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Explore the area

Newton St Petrock
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A brief history of Newton St Petrock

The village of Newton St Petrock has been here since 500AD, when it’s said that St Petrock himself stayed here. There are a number of stories about him leading dragons away from the village and releasing them at Padstow, in Cornwall. His well, which has been recently excavated, can be found to the West of the church (we can direct you, if you’d like to visit). It’s very unusual, as it measures around 3m across and is more of a plunge pool, than a conventional well. The water rises from deep underground, heating it to around 14 degrees celsius, but not quite warm enough for an ancient jacuzzi!

The church of St Petrock, dates from around the 12th century, but it’s thought that an earlier wooden structure would have preceded the current stone one. This is open each day, if you’d like a visit. Look out for the stone font, thought to be the oldest feature of the church, as well as the Medieval tiles on the floor. Notably, the stone pillars have worn over the centuries, from many shoulders leaning on them.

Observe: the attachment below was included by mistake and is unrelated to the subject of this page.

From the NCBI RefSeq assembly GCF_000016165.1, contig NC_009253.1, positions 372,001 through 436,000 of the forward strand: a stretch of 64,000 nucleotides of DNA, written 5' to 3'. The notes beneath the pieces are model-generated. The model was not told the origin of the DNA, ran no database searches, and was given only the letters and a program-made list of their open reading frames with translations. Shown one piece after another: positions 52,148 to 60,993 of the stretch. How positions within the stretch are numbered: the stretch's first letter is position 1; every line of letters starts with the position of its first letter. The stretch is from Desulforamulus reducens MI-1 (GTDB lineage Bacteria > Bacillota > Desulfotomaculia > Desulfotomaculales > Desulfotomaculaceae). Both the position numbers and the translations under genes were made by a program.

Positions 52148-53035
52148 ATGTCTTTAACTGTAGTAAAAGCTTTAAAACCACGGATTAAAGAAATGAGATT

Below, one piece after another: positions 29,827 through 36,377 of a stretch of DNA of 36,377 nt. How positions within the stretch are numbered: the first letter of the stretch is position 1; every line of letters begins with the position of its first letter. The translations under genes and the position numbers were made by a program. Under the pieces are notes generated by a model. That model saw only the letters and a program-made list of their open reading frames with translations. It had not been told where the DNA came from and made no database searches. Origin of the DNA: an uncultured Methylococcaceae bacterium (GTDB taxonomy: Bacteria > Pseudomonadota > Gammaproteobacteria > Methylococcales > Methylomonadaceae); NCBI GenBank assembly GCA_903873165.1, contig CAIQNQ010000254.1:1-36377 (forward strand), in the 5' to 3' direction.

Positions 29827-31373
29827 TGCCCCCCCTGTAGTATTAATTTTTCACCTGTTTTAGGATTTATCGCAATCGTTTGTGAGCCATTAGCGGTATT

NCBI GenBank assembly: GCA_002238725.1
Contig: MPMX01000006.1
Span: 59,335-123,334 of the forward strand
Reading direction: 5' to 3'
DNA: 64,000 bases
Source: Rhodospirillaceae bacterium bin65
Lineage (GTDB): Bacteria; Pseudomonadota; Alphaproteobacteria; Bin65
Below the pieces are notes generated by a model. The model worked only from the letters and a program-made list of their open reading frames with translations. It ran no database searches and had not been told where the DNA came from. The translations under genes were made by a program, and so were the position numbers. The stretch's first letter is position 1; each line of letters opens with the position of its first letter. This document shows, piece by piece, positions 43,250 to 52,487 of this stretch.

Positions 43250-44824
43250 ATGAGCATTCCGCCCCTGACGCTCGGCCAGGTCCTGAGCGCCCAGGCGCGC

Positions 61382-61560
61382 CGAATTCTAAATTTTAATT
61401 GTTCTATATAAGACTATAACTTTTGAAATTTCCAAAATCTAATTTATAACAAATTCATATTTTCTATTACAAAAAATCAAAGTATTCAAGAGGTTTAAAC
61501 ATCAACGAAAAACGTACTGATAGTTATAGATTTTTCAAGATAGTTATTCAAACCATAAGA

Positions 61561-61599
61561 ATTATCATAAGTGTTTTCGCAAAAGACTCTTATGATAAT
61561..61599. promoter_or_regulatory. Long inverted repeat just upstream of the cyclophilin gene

Outside the church is the ancient oak tree. There are many theories as to how old it is, but most seem to be between 600-700 years old. Despite its centre being hollow, it continues to live.

The area we are located in, is known as Higher Coombe. Up until the 1800s, Higher and Lower Coombe were originally about 300m to the East, in the field behind our paddock. The earliest recorded inhabitants were John atte Combe, in 1333. This may be linked to the motte and bailey castle of Durpley, just across the river.

Today, Higher Coombe consists of Coombe Farm and the old converted barn, which is where we are.

Recent archaeological research here, has revealed a number of prehistoric features, such as Bronze and Iron Age enclosures, as well as a Stone Age spearhead, dated between 6000-9000 years old!

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